Ralph R. Weichselbaum, MD, on Oligometastasis: Biologic Basis and Therapeutic Opportunities
AACR Annual Meeting 2021
Ralph R. Weichselbaum, MD, of the University of Chicago, discusses oligometastasis as a part of the metastatic spectrum where ablative therapies, such as surgery or stereotactic body radiotherapy, may be curative alone or with systemic agents, as well as some potential biomarkers to guide treatment selection.
Jeanne Tie, MD, MBChB, of the Peter MacCallum Cancer Centre, discusses how to improve the current, somewhat imprecise, approach based on pathologic staging alone, used to select patients for adjuvant treatment. Circulating tumor DNA analysis after curative-intent treatment may detect minimal residual disease and might be used to predict recurrence and adjuvant treatment efficacy across multiple tumor types.
Georgina V. Long, MD, PhD, of the Melanoma Institute Australia, University of Sydney, discusses results of the CheckMate 915 trial, which may reinforce nivolumab as an adjuvant standard of care in patients with stage IIIB–D/IV melanoma, with or without complete lymphadenectomy (Abstract CT004).
Samra Turajlic, MBBS, PhD, of The Francis Crick Institute, discusses our limited understanding of metastases in terms of the timing of dissemination, the many metastatic phenotypes and varieties of seeding, as well as how the spread of cancer evades the immune system and resists treatment. Expanding this knowledge base is critical to better managing malignant disease.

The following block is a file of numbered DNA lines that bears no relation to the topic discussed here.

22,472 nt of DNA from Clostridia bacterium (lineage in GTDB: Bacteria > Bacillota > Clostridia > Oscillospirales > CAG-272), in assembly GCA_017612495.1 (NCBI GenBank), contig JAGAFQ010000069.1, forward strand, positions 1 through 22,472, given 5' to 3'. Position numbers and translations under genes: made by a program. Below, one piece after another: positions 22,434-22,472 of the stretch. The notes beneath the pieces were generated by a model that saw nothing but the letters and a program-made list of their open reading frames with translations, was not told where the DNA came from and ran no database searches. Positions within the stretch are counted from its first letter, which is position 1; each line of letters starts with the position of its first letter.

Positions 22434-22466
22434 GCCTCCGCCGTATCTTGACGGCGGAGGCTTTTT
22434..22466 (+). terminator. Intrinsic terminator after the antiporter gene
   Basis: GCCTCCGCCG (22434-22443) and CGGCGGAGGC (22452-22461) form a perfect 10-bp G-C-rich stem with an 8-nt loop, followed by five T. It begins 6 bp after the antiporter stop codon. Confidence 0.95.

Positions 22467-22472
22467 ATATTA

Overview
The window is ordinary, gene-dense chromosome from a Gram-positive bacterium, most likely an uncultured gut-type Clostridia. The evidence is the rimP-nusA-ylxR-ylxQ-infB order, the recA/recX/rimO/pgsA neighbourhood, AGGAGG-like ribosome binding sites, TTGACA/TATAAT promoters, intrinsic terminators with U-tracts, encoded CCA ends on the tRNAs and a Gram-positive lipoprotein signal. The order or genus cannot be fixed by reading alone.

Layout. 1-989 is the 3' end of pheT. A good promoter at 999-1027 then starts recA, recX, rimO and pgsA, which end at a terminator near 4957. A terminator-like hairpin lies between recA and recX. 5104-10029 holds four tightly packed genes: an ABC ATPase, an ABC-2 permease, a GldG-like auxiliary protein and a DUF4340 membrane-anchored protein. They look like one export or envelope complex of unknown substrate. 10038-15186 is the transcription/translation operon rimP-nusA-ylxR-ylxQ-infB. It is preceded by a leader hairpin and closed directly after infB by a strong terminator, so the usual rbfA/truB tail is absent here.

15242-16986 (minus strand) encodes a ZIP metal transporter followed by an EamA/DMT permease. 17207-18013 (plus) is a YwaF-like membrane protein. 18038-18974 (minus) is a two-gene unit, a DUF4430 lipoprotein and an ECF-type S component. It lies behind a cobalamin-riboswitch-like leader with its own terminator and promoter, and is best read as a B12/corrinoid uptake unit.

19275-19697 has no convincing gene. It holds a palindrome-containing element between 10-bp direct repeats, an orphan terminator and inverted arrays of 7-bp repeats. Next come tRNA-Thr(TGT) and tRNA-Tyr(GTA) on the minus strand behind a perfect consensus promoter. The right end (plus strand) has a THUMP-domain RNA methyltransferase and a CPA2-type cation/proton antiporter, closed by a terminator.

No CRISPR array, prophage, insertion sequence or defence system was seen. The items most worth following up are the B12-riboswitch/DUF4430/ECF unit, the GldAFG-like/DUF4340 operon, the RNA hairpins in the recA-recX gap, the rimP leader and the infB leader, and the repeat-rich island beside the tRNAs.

Linda T. Vahdat, MD, MBA, of Memorial Sloan Kettering Cancer Center, discusses results of a phase II trial designed to test the concept that targeting the tumor microenvironment by depleting copper may prevent metastases, essentially disrupting the infrastructure that contributes to tumor spread.
Michel Sadelain, MD, PhD, of Memorial Sloan Kettering Cancer Center, discusses the challenges in developing CAR T-cell therapy, as well as the progress being made, such as creating hybrid CAR and T-cell receptors that should enable T cells to recognize much lower levels of antigens. The field, he says, is poised to take on a range of solid tumors to extend the successes in hematologic malignancies.